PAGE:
about the artist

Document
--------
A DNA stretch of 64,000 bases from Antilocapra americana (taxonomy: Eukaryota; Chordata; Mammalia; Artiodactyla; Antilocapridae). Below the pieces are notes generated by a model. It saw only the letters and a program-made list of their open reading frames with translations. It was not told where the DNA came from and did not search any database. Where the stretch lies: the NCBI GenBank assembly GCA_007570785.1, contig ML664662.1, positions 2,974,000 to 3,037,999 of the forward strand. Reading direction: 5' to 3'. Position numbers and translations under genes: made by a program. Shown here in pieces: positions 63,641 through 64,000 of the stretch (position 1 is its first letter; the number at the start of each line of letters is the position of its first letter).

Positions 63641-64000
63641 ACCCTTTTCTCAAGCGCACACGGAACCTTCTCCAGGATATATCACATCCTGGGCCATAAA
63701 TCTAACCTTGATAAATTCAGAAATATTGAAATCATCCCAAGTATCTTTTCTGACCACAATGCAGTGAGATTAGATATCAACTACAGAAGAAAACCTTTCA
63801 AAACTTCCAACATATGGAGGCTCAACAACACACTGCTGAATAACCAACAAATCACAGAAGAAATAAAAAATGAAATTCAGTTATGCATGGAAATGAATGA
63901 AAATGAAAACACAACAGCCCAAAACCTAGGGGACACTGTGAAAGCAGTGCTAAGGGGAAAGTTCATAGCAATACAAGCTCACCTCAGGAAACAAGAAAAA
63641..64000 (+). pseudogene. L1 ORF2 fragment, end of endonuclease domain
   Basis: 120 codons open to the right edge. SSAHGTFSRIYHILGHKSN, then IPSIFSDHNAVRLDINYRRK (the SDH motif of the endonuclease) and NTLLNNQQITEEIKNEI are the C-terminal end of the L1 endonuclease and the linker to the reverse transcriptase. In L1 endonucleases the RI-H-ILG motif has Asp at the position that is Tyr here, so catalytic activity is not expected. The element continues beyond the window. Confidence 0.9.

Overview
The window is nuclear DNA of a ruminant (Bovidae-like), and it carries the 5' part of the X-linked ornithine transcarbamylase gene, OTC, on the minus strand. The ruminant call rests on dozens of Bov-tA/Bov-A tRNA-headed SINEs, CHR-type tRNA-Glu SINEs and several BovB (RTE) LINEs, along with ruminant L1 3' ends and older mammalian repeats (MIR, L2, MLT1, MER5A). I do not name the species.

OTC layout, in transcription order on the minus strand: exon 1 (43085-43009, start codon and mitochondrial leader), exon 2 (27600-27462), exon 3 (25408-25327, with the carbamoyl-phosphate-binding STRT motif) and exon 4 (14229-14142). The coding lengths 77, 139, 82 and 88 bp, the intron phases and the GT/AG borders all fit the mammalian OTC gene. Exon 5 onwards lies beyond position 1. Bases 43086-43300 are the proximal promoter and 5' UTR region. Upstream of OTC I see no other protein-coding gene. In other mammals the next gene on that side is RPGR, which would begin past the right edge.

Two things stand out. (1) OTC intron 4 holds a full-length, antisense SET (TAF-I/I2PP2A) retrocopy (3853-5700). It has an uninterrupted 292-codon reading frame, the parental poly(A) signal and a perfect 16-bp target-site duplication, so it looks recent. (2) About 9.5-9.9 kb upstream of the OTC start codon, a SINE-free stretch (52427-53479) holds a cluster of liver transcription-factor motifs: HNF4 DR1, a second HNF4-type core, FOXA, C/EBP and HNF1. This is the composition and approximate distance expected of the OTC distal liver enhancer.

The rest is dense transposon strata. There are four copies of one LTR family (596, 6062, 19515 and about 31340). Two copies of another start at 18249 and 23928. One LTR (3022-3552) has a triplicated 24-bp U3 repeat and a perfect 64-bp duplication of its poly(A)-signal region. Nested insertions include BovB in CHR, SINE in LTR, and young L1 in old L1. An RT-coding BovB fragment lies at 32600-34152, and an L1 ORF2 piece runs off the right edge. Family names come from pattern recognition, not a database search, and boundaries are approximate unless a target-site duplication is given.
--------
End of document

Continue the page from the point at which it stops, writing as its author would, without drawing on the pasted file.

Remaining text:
Estela is the founder and owner of Xi-Guia, a now 35-year old tapestry workshop in Teotitlan del Valle, Oaxaca. Like so many other artisans in the surrounding regions, she has had to make monumental efforts to come this far. Estela was born into a family of Zapotec descent who have been tapestry-makers for generations. Her mother passed when she was just a baby and so she was primarily raised by her grandmother, who taught her everything she knows about tapestry-making. A very young Estela would observe the day-to-day routines of her family's tapestry business, which was primarily ran by the male members of her family. There were days, sometimes weeks, when they could not make a single sale and had to travel far our to try to find buyers. Estela didn't want to sit there with her arms crossed so she decided to take matters into her own hands. She set out, along with a couple of her cousins, to the city of Oaxaca to try their luck selling some tapestries. They managed to rent a space for seven days but did not have money to return home every day. For seven days, they slept through cold and rain, with nearly nothing to eat, and sold nothing. Now maybe some people would have quit by now but Estela was determined. She noticed how tourists all carried bags and there came an idea. "Why not make tapestry bags?" No one she knew of had tried it but she knew that she had to offer something different. She got to work, made a total of seven bags over the next few weeks, and tried to her luck again in Oaxaca City. Eureka! All of the bags sold within three days. Estela was onto something and, through conversations with tourists, began refining her bags over time. The sales continued and it was not long before she founded her own brand - one of the first few women to do so in her community. Today, Estela continues to work very hard, putting in an average of twelve hours a day to make ends meet. She has a family team of twelve people, all with overlapping roles who help make bags, tapestries, and other wool accessories. She wants to continue to innovate as a designer while maintaining the Zapotec principles of the art. We are thrilled for her to join our platform and we hope to help her continue to grow through our representation and collaboration. To your right you can see a list of some of the natural ingredients used to give color to the wool. Through grinding, boiling, and various chemical reactions using only Earth's plants, roots, and fruits, Estela and her team achieve an impressive color array.